When I was very young, before I was Catholic, I read about St. Rose of Lima and how she deliberately disfigured herself in order to avoid marriage. This did not sit well with me: why would a girl not want to be beautiful, I thought? Being beautiful was built into the narratives of female identity I’d encountered, from fairy tales and mythology to teen romances and fantasy, noir, sci-fi, and the classics. Even stories like Anne of Green Gables, in which the heroine is not physically beautiful from the start, can’t resist making her turn out beautiful, often with a fairy-like or artistic beauty that is better than everyday boring types of beauty.
Of course, I also wanted to be a fierce warrior, but I didn’t think there was a problem there, since all the warrior maids I’d encountered in stories were not only fair, but perilous. Kudos to George R. R. Martin for deconstructing the myth of the hot warrior princess, in the character of Brienne of Tarth, whose battle prowess is connected with her “freakish” size and strength, about which she is embarrassed. Unlike the hot warrior princesses who serve as objects of desire, Brienne is a subject, a person, an individual with interiority and conflict. Her strength is her own – her own burden to bear – and not part of some sexy package for male delectation.
We need to read about characters like Brienne, because she reminds us that a woman can have a complex and morally profound story, even without being beautiful. But most of the stories that have been handed down to us, through countless traditions, deny this.
The first story I read in which the heroine was not beautiful was Jane Eyre. Of course, Rochester isn’t handsome, either, but that’s not especially novel: good looks aren’t necessary to the masculine archetypes, though they are a bonus. Hephaistos married Aphrodite; poor tailors win beautiful princesses; the dorky guy in the rom-com ends up with the gorgeous female who appreciates his wit or gentleness. Beauty in all these cases is required for women – and beautiful women are prizes for men. Plus, women know that a man need not be handsome in order to be attractive, and Rochester – like any good Byronic hero – is classically ugly-sexy. So, Rochester is not so surprising, but Jane? It took a while for me to grasp the reality that no, Jane is not pretty, she does not become pretty, she does not turn out to have a special sophisticated or artistic prettiness – and yet Rochester truly loves and desires her, with all the passion of a proper romance.
Jane Eyre defies convention by being plain, but still a romantic heroine. And her defiance of convention is still relevant today. It is telling that in most film versions of the novel, a pretty actress is cast to play Jane. We still do not get that a woman can be the center of her own story without physical beauty. We are uncomfortable even admitting that women might not have physical beauty. “All women are beautiful” the mantra goes. But this is just a line. If all women are beautiful, why don’t we see more successful female actors who are big-nosed, double-chinned, pot-bellied, squinty? Why aren’t they playing romantic leads?
In spite of the revolutionary inspiration of saints such as Rose of Lima, and many others who defied the demands of the beauty myth and pursued virtue over glamour, Christians don’t seem to get it, either. Look at our holy cards: every single representation of a woman is pink, rosy, bright-eyed, small nosed, and usually Caucasian. These are women who suffered illness and deprivation and age, women who were beaten and tortured, pock-marked women, wrinkly women – so why are they always shown as sixteen and blemish-free? These are women who deliberately defaced their own beauty in order to avoid being forced into marriage, and yet we have reconstructed them as exactly the thing they didn’t want to be: as though it’s impossible to conceive of female holiness without female prettiness.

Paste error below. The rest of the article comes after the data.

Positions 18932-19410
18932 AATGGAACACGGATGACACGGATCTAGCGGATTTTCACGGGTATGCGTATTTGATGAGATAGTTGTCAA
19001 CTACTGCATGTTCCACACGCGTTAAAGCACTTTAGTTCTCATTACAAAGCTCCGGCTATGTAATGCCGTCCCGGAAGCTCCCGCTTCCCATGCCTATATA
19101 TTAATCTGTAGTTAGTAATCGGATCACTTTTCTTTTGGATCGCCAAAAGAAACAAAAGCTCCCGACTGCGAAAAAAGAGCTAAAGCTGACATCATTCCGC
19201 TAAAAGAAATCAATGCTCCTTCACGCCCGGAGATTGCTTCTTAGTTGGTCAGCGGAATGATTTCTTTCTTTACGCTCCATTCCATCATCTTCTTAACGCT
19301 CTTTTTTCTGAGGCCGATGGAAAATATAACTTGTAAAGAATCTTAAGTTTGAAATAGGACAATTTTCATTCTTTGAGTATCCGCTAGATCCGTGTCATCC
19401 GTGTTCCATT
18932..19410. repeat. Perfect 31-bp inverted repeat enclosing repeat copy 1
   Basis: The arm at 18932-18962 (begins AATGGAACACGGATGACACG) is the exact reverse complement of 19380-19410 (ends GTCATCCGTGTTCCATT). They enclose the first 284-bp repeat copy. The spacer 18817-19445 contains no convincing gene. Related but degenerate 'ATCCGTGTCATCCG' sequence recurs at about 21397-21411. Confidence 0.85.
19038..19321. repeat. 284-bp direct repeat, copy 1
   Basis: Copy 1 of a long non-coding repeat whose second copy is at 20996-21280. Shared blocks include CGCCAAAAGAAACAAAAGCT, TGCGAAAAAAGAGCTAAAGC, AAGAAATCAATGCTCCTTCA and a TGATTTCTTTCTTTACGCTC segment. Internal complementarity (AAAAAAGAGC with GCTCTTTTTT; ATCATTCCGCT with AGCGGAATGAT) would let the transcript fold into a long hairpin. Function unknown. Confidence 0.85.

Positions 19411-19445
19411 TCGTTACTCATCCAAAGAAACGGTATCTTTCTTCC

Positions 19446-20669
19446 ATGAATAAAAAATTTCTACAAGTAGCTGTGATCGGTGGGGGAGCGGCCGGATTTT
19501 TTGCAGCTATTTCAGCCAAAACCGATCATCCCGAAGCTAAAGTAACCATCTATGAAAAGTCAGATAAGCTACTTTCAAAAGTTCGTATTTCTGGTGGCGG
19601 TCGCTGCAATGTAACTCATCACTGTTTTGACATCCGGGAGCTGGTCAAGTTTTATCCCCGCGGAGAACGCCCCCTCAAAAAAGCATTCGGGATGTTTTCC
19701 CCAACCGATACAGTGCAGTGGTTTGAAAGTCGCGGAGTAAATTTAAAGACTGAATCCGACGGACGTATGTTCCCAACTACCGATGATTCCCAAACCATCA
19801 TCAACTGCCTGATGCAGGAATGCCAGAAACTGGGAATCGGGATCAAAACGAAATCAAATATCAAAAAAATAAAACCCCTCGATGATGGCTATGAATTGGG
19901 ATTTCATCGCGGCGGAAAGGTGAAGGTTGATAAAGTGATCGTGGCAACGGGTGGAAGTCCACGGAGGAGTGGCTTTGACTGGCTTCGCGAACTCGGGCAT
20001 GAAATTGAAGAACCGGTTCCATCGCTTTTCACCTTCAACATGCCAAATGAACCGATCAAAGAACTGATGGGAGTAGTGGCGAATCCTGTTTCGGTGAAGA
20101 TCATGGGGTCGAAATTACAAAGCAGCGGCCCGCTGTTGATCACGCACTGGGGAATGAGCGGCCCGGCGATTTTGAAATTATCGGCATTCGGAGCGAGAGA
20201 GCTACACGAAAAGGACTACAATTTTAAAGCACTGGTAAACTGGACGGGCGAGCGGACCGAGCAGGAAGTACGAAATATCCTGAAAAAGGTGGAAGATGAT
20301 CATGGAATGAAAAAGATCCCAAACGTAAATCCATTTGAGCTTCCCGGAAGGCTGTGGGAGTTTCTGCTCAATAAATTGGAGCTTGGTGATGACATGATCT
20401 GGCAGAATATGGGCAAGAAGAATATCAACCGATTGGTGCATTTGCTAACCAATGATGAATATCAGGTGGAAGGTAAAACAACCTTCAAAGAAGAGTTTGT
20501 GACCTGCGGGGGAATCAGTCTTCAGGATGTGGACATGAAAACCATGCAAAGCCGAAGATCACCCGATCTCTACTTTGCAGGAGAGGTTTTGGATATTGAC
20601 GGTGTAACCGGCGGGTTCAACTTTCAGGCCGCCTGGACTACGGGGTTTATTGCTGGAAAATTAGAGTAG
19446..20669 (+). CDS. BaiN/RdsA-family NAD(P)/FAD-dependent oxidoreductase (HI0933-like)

Mary Pezzulo writes about how this obligation to be pretty is peculiarly dominant even in Catholic circles.:
And, tragically, this very same issue exists in Christian circles you’d hope were above it. When I was in undergrad, I read the book Captivating by John and Sasi Eldridge, a Christian tome on womanhood which constantly stressed that women are supposed to look beautiful and “mysterious,” because women show the world ‘the beauty of God” and lead people to be “romanced” by God through their beauty. The book was short on details of how this is done, but it seemed to involve dangly earrings and twirling skirts and admitting you’ve always wanted to be in a romance novel. Captivating is a non-denominational protestant book, but this school of thought is not absent from Catholic circles, either. Everyone who’s been to a Catholic college knows the type of lines that get bandied around: feminine beauty is part of our dignity, don’t be afraid of your femininity, embrace your womanly side, modest but beautiful clothing enhances a woman’s dignity, the loveliness of women leads men naturally to virtue, a chapel veil makes a modest girl more fetching. Some of these sayings could be profound if they weren’t always interpreted as an advertisement for long curling hair and flowered dresses (knee-length or longer for chastity’s sake). Quite a few of them are downright creepy. A man who stares longingly at the chapel veil three pews ahead of him at the Tridentine liturgy is no different than a man who stares longingly at a barmaid’s exposed bosom. Yet we go on with this nonsense. I’ve had youth group leaders who thought women shouldn’t play certain sports because it made them look too manly.